Editing Canon MXF footage in Final Cut Pro X ( FCPX ) without transcoding
I’ve dabbled with Final Cut Pro X a few times since it was released and although I still struggle to understand apple’s weird naming conventions the application does have quite a few things going for it. Multicam editing is fantastic in FCPX, it automatically syncs clips using audio in the same way the PluralEyes did/does in FCP7. FCPX is also great value and with each new version Apple add’s back in features that were sorely missed by FCP7 users when it first appeared.
The one thing that’s stopped me using FCPX more has been that it couldn’t handle the Canon MXF files from my C300 natively. There were plugins available that would import and transcode / re-wrap the Canon footage into more Apple friendly Pro Res files but after using Adobe Premiere Pro for a couple of years I’ve been spoiled by it’s ability to edit directly from the source footage and no longer dealing with duplicate media..
With media files getting larger as the camera technology improves it makes sense to edit direct from the source files as it saves having to create a duplicate set of transcoded files using up more valuable storage space.
Today saw the release of Final Cut Pro X version 10.0.6. Among a large list of improvements and new features was it’s ability to support MXF plugins. Support for plugins is obviously not as useful as the application being able to read MXF files natively but it does at least offer a solution.
One of the suggested plugins is MXF Import by Calibrated Software. At $249 the plugin is bordering on being as costly as FCPX itself but they do offer a feature limited demo so I thought I’d give it a try out. The website doesn’t actually list Canon MXF as being supported but it was worth a shot anyway.
After downloading the demo version of MXF Import and running the installer nothing much seemed to happen, but the next time I ran FCPX and navigated to some C300 footage with the import window it could see the MXF files.
One word of caution here. if I selected an individual MXF file in the import window dialogue box and tried to preview it FCPX would lock up, so that part didn’t work to well.
Next I selected the top containing ‘Contents’ folder, hit import and chose the options to tell FCPX to not copy my files or create proxy’s etc.
Upon import I got the usual message explaining that there were a load of files that were not imported but those are just all the non footage meta data files etc that are created by the C300.
After that all the clips appeared in FCPX and I could hover scrub through them. Even my ageing 17″ MacBook Pro was able to seamlessly play back and edit the 1080p mxf files so the results look good so far. Just to be clear the import didn’t do any transcoding or file conversion, it simply linked to my source media and allowed me to edit them directly.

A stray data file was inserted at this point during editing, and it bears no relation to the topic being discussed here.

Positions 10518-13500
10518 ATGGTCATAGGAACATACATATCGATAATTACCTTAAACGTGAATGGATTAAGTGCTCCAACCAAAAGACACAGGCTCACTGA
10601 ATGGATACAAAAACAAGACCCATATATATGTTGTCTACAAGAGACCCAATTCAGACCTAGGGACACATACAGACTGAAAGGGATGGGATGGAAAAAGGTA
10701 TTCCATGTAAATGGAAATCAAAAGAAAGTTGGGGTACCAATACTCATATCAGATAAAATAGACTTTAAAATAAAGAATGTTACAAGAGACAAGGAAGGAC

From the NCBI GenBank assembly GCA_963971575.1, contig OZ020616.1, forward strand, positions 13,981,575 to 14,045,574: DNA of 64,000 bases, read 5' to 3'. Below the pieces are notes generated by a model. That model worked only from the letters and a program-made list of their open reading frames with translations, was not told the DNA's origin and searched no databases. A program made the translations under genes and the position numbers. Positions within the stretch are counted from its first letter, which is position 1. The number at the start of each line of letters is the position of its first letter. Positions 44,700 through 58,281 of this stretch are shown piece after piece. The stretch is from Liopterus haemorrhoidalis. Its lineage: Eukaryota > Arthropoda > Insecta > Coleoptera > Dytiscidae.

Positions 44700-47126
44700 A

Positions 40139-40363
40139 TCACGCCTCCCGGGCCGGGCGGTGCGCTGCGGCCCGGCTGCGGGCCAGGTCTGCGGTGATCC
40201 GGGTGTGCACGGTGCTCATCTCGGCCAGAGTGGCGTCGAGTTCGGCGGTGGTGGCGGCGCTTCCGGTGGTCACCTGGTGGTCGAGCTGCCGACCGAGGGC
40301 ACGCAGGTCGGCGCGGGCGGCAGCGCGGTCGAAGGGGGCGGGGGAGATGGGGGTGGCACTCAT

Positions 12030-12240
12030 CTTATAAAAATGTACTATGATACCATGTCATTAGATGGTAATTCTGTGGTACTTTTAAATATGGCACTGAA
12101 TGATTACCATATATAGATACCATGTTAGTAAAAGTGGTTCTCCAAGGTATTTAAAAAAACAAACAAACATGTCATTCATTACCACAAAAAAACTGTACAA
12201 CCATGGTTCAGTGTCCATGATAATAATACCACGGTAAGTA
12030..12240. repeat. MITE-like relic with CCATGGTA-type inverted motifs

So it seems to work so far, more investigation will be required especially as Canon MXF isn’t listed as being supported but it seems there’s a chance this could work. It’s a shame that the plugin is relatively expensive at $249 but it could easily save that amount of cash in saved transcode time and storage space should it prove to be reliable.
You can download and demo Final Cut Pro X 10.0.6 for 30 days even if you’ve tried a previous version. Click here to get it.
Let me know how it works out for you.
I’ve been trying out this workflow more and although it does appear to work well there are a couple of things that do concern me.
Reliance on a third party
This one may just be me being paranoid but I would be concerned about relying on a third party plugin to be able to access my source media. It may work well today but what if a future update from apple broke the ability for the MXF plugin to function? Also what happens if the plugin manufacturer goes out of business? And what about sharing projects with other editors who don’t have the plugin? These are all things to consider when you choose a workflow that is so reliant on a third party.
Relinking is tough
I’ve been doing some tests whereby I deleted the ‘Source Media’ folders created by FCPX. These folders contain aliases or links to the original MXF media and when opening FCPX after deleting these folders all of the source media needs to be relinked. I found it was possible to relink to the original MXF media but only one clip at a time because FCPX was looking for the alias and not the original files. That could be a major pain if the project had 1000 clips in it!